According to the most recent reports of the U.S Energy Information Administration, the average American household’s power cuts out for at least 3 hours once or twice a year. Some outages can be nationwide due to uncontrollable weather conditions, and those outages can sometimes last for days or weeks, depending on the severity of the conditions.
We all take electricity and power for granted, but once they’re out for a long time, we start to panic. There is no shortage of troubles and inconveniences that can be caused by the sudden loss of electricity. It hits even harder because we rarely expect it, so being prepared is the only way to face such a problematic event.
A generator is your first line of defense against power outages. Unfortunately, choosing a generator can become an overwhelming experience if it’s your first time. You’ll first have to decide whether you want the generator to power your whole house or just a room or two. Naturally, choosing a low-powered generator isn’t much of a problem because they shouldn’t cost much, and they’re standardized to some extent.
However, choosing a generator strong enough to power your whole home is a different story. In this guide, we’ll help you land the most suitable generator needed to power your whole home.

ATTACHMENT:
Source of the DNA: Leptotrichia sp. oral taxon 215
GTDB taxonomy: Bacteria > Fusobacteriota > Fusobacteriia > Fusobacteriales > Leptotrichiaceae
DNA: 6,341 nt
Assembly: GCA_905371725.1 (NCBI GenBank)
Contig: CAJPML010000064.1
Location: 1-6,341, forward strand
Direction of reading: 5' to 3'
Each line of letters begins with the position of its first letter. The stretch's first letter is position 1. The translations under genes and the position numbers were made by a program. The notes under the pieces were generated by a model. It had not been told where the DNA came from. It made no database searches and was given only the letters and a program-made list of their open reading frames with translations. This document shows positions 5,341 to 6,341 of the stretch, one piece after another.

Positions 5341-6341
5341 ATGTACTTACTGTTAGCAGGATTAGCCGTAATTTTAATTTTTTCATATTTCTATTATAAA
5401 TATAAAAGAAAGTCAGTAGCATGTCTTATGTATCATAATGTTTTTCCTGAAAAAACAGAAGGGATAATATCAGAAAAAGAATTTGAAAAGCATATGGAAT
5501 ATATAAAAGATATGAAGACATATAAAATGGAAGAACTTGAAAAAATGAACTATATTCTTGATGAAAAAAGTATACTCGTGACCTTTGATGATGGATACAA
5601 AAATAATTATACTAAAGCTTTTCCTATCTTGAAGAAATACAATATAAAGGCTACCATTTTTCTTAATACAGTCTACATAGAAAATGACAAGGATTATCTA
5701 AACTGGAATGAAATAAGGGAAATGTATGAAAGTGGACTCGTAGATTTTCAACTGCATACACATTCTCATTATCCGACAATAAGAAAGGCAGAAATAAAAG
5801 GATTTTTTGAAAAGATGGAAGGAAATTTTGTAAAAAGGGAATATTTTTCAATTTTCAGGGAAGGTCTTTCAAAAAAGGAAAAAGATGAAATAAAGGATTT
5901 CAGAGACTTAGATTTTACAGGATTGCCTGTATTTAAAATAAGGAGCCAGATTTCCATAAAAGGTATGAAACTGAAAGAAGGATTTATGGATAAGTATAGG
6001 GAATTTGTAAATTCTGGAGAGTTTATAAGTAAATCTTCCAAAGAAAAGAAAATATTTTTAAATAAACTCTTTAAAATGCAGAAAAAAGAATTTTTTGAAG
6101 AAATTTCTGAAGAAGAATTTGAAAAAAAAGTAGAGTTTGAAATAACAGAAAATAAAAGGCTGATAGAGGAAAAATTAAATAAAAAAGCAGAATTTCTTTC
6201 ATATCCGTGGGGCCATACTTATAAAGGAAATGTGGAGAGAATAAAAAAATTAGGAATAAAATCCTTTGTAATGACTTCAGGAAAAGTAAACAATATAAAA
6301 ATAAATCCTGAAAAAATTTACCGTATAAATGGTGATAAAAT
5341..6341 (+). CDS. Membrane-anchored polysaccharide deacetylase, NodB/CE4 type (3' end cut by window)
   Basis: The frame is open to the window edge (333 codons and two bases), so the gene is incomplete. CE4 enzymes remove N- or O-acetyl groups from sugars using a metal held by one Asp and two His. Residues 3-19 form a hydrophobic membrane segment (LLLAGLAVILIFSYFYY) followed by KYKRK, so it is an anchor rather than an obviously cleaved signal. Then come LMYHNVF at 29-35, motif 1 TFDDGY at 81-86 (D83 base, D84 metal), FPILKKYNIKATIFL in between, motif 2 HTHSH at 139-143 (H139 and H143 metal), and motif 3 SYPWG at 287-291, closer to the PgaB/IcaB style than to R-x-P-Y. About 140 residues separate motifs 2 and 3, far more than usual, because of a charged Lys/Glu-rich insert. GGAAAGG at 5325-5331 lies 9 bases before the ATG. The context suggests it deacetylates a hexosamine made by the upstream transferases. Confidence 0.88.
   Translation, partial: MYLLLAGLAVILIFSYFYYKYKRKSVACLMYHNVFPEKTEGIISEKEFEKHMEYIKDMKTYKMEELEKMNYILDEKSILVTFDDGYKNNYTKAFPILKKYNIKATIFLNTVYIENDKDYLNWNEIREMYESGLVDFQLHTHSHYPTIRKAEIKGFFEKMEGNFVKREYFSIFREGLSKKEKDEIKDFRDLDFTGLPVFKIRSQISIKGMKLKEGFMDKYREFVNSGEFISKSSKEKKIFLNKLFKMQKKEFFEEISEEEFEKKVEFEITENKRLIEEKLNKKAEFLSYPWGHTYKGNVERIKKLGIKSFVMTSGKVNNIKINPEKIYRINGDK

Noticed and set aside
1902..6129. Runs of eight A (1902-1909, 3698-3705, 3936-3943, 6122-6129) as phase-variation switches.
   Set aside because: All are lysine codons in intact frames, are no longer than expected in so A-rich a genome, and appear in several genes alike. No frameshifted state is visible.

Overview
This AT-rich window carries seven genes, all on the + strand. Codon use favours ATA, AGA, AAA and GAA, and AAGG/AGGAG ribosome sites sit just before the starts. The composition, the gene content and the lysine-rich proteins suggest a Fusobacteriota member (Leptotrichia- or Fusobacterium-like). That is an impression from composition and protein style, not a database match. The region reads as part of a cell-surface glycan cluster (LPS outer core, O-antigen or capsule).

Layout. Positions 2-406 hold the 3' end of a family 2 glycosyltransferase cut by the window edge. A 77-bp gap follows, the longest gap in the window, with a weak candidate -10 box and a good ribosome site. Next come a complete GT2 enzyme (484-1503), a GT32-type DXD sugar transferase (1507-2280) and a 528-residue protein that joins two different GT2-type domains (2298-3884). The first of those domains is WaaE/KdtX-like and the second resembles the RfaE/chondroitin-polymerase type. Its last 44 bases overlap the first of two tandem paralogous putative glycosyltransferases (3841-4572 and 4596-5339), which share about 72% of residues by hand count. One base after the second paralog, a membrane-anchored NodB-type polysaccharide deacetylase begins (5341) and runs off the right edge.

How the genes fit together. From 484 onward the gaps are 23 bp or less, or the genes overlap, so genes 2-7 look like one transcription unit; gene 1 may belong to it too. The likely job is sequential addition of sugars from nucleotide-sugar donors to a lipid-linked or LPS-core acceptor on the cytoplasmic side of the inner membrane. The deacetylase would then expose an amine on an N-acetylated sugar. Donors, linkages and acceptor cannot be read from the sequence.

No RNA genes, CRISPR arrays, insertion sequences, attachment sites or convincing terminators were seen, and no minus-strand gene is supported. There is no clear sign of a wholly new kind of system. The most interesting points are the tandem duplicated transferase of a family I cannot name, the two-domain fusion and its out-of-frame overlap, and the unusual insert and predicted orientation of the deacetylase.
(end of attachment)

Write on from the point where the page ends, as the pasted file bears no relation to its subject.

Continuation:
Units Of Power And Size References
When the term “size” is used in reference to generators, it’s not meant to describe physical dimensions. A generator’s size is the maximum power it can generate and transfer to appliances. Since these generators produce electricity, they use the same units, Watts (W) or Kilowatts (KW) to measure power. It’s very important to understand what those units of power mean. If you want your generator to power a lot of appliances, that means that you need to take their required units of power into account when you’re choosing it.
A generator that’s too small or provides a low output will not be able to handle the power needed by these appliances, causing it to overload. The last thing you want a generator to do is overload because even those small generators are powerful enough to be quite destructive. This power overload can completely fry your generator, a complete loss. Your appliances also have a high chance of being ruined. If you ignore calculations and get a generator that’s too big for your use, you’ll be wasting too much money and effort to purchase and maintain it.
If you are living in an area with reliable power, you might still experience some power outages, even if they are rare. If you have an underground power cable and you never witness any major hurricanes, wildfires, or any other disasters that interrupt your power supply, then portable generators are the best option for you. These generators are the perfect fit for houses that experience short and rare outages each year. After settling on the right generator type and size, you will need to choose a fuel source between diesel, gas, solar, dual-fuel, tri-fuel, and propane.